Explaining the concept of a startup studio to people has been challenging. Many people think of the words “startup studio” as an oxymoron. The word “startup” implies the need for “singular focus”; thus, working on more than one startup at a time suggests a lack of focus and consequently higher risks associated with these ventures. What I have also realized is that most of the comments describing startup studios are generally broad and misses the details of how it actually functions. I realize that there is a need for a clear conceptual framework to position startup studios so as to foster greater understanding and appreciation of what a startup studio does and what it tries to achieve.
Startup studios are still relatively new. Alphabet is in a lot of ways a startup studio working on multiple different ideas and fields at the same time. Diversification and working in multiple domains is something that many big companies like General Electric do. Diversification I believe is at the heart of a startup studio’s strategy. However, while it is easier to comprehend diversification with the big companies, there is a barrier to acceptance with smaller, early stage companies.
One model that I find useful in explaining a startup studio is that of a laboratory. The definition of a laboratory in Wikipedia is appropriate, “A laboratory is a facility that provides controlled conditions in which scientific or technological research, experiments, and measurement may be performed.” Academic laboratories at universities often explore multiple projects at the same time. The projects are normally related, but doesn’t have to be the case. It often depends on the principal investigator and his or her interests and the funding acquired for the projects. Increasingly, the academics are looking to take their research outcomes to the next stage and spin them off as companies. Bob Langer at MIT is an excellent example having spun off a multitude of companies. The MIT Media lab is another example. Collectively more than 150 companies have been spun off from the Media Lab.
Similar to an academic laboratory, a startup studio engages in multiple projects concurrently, with each project being handled by a team. Funding for each project (in our case) comes from the studio itself. The team adopts a method in moving from an idea to a business. The studio provides the facilities to carry out these experiments potentially leading to a viable business.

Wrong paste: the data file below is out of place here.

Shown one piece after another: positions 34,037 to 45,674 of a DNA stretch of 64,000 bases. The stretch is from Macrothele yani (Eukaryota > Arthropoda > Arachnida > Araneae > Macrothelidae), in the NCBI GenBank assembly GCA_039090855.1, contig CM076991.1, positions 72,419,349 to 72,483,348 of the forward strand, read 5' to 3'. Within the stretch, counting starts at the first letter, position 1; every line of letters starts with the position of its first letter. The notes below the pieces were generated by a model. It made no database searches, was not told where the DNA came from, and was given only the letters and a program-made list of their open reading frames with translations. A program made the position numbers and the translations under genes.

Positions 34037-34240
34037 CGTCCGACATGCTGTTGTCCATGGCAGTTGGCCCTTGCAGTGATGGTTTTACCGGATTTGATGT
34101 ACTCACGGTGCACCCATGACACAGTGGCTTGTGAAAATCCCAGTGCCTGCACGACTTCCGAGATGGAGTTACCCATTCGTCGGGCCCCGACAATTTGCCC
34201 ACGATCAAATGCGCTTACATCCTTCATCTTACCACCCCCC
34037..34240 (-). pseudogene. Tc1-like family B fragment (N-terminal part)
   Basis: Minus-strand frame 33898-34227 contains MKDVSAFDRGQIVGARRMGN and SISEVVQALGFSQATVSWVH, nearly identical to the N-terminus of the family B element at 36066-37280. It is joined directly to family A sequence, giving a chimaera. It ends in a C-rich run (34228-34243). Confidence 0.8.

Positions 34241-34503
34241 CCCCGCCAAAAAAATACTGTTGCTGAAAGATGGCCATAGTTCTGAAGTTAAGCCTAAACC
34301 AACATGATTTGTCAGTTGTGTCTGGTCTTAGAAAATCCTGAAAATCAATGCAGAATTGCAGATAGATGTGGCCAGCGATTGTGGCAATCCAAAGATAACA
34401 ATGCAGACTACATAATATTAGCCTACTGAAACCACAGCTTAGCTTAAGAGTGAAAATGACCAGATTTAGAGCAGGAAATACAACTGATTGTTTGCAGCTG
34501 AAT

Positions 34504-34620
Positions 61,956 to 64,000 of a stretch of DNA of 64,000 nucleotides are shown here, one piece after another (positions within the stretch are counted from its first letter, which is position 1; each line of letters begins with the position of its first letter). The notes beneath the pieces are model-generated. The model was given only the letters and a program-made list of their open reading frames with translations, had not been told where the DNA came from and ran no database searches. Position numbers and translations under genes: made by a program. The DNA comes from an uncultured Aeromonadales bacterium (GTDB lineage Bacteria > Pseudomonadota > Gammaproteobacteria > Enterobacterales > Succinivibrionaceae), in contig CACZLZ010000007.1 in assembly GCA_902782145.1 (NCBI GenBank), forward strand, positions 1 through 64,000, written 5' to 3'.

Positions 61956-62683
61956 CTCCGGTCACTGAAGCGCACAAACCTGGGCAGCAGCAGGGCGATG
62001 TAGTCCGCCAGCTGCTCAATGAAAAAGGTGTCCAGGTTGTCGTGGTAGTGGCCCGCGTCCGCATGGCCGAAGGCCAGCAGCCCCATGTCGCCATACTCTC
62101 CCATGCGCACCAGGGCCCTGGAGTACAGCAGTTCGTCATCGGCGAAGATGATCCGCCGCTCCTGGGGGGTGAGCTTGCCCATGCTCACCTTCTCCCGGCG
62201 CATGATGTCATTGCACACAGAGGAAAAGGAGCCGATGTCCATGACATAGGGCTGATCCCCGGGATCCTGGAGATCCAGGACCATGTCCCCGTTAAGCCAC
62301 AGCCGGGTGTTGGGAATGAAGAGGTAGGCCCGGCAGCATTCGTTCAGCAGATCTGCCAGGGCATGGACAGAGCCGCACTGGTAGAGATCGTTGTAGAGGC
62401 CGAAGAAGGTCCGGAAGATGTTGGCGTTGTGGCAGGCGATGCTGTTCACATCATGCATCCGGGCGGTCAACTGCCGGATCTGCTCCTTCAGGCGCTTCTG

While an academic laboratory explores scientific research questions, a startup laboratory explores business questions. An example of a business question is “Can we supply baked products through home based bakers using underutilized ovens?” Just as how there is a scientific method for how research is done, the method that a startup studio adopts is key in this process of exploring and experimenting in pursuit of answering business questions. At SIC, we have been focused on developing this method.
This ability to experiment with business ideas could be greatly beneficial. It is difficult for larger companies to experiment as they generally tend to be more conservative in their exploration for various reasons. The exploration and experimentation today occurs at the ecosystem level. Each startup is experimenting on its own business idea. The ecosystem is therefore continually innovating.
A startup studio overall is formalizing and institutionalizing the exploration and experimentation of business ideas. Essentially, just as academic laboratories exist to create new scientific knowledge, startup studios could play the role of creating new business ideas. Just as how an academic laboratory could create breakthrough technologies, startup studios could create breakthrough companies.